2. Hobson SR, Lim R, Mockler JC, Gurusinghe S, Wallace EM: Role of activin a in the pathogenesis of endothelial cell dysfunction in preeclampsia. Methods Mol Biol 2018; 1710: 39–52.
  3. Rigó J Jr, Nagy B, Fintor L, Tanyi J, Beke A et al.: Maternal and neonatal outcome of preeclamptic pregnancies: the potential roles of factor V Leiden mutation and 5, 10 methylenetetrahydrofolate reductase. Hypertens Pregnancy 2000; 19: 163–172.
  4. Duckitt K, Harrington D: Risk factors for pre-eclampsia at antenatal booking: systematic review of controlled studies. BMJ 2005; 330: 565.
    [PUBMED]
  5. Jeyabalan A: Epidemiology of preeclampsia: impact of obesity. Nutr Rev 2013; 71 Suppl 1: S18–S25.
    [PUBMED]
  6. Redman CW, Sacks GP, Sargent IL: Preeclampsia: an excessive maternal inflammatory response to pregnancy. Am J Obstet Gynecol 1999; 180: 499–506.
    [PUBMED]
  7. Medeiros LT, Peraçoli JC, Bannwart-Castro CF, Romão M, Weel IC, Golim MA et al.: Monocytes from pregnant women with pre-eclampsia are polarized to a M1 phenotype. Am J Reprod Immunol 2014; 72: 5–13.
    [PUBMED]
  8. Haram K, Mortensen JH, Mastrolia SA, Erez O: Disseminated intravascular coagulation in the HELLP syndrome: how much do we really know? J Matern Fetal Neonatal Med 2017; 30: 779–788.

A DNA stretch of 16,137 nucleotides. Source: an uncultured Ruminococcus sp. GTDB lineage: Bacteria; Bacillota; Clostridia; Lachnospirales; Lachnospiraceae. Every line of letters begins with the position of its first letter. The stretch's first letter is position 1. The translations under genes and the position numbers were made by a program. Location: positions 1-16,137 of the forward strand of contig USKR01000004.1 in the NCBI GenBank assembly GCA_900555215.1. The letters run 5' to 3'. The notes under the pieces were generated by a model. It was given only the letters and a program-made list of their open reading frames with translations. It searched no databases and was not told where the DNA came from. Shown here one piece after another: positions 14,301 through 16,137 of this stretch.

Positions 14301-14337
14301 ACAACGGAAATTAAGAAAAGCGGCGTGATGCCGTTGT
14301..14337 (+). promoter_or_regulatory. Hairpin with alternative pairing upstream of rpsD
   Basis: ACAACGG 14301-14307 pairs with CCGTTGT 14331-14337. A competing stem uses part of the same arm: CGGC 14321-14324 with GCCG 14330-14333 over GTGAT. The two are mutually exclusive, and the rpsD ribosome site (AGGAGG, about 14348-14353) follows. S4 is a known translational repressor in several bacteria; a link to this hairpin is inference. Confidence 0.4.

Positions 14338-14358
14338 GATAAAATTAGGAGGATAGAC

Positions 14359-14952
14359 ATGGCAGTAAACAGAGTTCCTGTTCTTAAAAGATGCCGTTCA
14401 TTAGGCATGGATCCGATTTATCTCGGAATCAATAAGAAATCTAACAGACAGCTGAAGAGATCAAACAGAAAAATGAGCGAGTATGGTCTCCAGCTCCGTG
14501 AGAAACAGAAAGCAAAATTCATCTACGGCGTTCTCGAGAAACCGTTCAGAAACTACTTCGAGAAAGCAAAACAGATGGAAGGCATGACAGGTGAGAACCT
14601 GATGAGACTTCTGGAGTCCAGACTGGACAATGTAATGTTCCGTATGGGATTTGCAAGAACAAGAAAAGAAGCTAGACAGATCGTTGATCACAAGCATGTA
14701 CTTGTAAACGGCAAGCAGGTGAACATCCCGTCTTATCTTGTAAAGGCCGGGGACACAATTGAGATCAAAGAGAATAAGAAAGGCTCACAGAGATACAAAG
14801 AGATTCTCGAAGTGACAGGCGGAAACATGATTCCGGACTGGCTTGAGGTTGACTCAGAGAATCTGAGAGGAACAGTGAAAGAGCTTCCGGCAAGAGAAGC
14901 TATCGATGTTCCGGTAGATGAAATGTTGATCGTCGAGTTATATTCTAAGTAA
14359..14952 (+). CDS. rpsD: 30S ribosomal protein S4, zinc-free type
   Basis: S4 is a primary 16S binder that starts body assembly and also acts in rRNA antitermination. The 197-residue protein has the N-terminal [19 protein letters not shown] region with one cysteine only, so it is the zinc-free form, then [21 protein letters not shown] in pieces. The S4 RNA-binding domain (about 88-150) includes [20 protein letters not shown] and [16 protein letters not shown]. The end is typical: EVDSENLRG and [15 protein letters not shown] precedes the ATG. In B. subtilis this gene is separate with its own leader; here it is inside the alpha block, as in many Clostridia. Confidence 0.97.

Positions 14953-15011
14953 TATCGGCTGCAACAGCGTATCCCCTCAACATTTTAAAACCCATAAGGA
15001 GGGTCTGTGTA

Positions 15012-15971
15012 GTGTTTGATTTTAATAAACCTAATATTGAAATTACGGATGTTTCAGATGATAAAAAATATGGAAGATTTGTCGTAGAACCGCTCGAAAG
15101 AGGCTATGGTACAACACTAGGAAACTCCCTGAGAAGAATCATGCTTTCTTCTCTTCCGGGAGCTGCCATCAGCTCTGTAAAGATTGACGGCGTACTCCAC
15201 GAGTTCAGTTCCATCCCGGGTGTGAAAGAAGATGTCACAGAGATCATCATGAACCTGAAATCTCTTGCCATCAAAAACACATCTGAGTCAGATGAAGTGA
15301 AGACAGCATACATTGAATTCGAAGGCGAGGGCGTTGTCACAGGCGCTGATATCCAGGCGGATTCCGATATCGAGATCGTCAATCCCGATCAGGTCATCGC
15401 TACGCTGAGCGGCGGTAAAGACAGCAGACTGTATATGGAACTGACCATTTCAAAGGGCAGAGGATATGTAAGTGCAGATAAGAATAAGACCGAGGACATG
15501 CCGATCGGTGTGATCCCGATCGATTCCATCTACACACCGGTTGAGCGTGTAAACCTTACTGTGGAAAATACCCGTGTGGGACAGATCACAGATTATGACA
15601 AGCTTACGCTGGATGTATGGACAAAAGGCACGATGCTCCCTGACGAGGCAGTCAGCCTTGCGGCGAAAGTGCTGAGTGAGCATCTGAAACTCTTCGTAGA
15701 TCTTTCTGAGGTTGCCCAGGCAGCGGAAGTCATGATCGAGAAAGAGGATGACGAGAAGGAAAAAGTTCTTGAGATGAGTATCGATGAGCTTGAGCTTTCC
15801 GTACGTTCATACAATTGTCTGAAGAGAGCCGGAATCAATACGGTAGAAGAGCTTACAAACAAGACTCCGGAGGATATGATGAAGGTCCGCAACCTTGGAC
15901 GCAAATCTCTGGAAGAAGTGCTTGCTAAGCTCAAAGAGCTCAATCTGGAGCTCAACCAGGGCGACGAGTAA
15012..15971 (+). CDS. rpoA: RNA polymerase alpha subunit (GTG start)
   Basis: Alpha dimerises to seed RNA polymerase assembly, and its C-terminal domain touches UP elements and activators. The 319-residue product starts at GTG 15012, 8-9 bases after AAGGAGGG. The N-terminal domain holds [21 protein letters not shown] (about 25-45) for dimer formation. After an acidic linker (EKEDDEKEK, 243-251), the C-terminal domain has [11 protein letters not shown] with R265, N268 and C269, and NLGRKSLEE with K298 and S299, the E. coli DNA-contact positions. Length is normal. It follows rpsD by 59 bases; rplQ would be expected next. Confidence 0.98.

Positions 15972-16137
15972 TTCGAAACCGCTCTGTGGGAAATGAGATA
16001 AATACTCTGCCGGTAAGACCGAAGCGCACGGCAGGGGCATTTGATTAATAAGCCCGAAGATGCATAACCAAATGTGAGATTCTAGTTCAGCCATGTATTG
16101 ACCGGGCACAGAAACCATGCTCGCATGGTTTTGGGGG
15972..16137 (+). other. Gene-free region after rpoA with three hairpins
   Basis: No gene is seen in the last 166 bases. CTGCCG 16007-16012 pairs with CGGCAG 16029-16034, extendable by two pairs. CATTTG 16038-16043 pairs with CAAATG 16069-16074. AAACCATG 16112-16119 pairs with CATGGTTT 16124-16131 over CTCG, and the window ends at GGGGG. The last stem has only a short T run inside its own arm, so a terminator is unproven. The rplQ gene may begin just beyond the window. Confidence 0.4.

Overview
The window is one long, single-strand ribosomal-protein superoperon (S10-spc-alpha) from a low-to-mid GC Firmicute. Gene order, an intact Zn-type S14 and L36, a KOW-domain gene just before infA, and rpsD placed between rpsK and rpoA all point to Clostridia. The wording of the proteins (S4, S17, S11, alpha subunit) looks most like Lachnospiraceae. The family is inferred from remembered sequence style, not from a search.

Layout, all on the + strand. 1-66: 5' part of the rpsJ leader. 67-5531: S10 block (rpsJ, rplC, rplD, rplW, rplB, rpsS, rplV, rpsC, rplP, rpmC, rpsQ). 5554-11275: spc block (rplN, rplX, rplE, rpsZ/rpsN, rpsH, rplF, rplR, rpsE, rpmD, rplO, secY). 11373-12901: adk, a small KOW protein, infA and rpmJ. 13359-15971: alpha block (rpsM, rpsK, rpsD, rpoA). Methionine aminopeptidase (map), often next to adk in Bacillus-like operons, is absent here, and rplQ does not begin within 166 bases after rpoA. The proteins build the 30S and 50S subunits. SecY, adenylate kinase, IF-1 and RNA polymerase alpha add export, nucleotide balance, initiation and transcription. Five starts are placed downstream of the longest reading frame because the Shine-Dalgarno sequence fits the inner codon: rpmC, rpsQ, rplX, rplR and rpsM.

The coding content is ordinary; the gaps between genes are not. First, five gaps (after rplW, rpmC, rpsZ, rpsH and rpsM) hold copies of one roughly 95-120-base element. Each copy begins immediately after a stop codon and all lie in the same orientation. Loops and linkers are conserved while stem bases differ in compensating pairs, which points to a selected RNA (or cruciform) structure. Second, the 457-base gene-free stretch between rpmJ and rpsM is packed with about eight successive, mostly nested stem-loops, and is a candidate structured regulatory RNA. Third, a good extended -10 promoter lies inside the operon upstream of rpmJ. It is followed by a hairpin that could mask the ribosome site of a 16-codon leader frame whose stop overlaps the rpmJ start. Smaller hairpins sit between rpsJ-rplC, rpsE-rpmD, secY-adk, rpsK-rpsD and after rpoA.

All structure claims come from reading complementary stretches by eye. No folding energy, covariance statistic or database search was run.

9. Barden AE, Beilin LJ, Ritchie J, Walters BN, Michael C: Does a predisposition to the metabolic syndrome sensitize women to develop preeclampsia? J Hypertens 1999; 17: 1307–1315.
  10. Sibai BM: Diagnosis and management of gestational hypertension and preeclampsia. Obstet Gynecol 2003; 102: 181–192.
  11. Hobson SR, Gurusinghe S, Lim R, Alers NO, Miller SL, Kingdom JC et al.: Melatonin improves endothelial function in vitro and prolongs pregnancy in women with early-onset preeclampsia. J Pineal Res 2018; 65: e12508.
  12. Mazoor I, Bacha R, Gilalni SA: The significance of doppler ultrasound in the causes of varicose veins. J Vasc Ultrasound 2017; 41: 159–164.
  13. Bartynski W: Posterior reversible encephalopathy syndrome, part 2: controversies surrounding pathophysiology of vasogenic edema. AJN Am J Neuroradiol 2008; 29: 1043–1049.
  14. Kurjak A, Chervenak FA: Donald School Textbook of Ultrasound in Obstetrics & Gynaecology: JP Medical Ltd; 2017.
  15. Jani PS, Patel UM, Gandhi MR, Thakor NC, Kakani C: Placental laterality and uterine artery resistance as predictor of preeclampsia: a prospective study at GMERS Medical College, Dharpur-Patan, North Gujarat, India. Int J Res Med Sci 2017; 3: 1484–1487.
  16. Angelova M, Todorov I, Kovachev E: Early prognostic factors for the progress of preeclampsia – our experience in the period 2010–2011. Open Access Maced J Med Sci 2016; 4: 420–422.
    [PUBMED]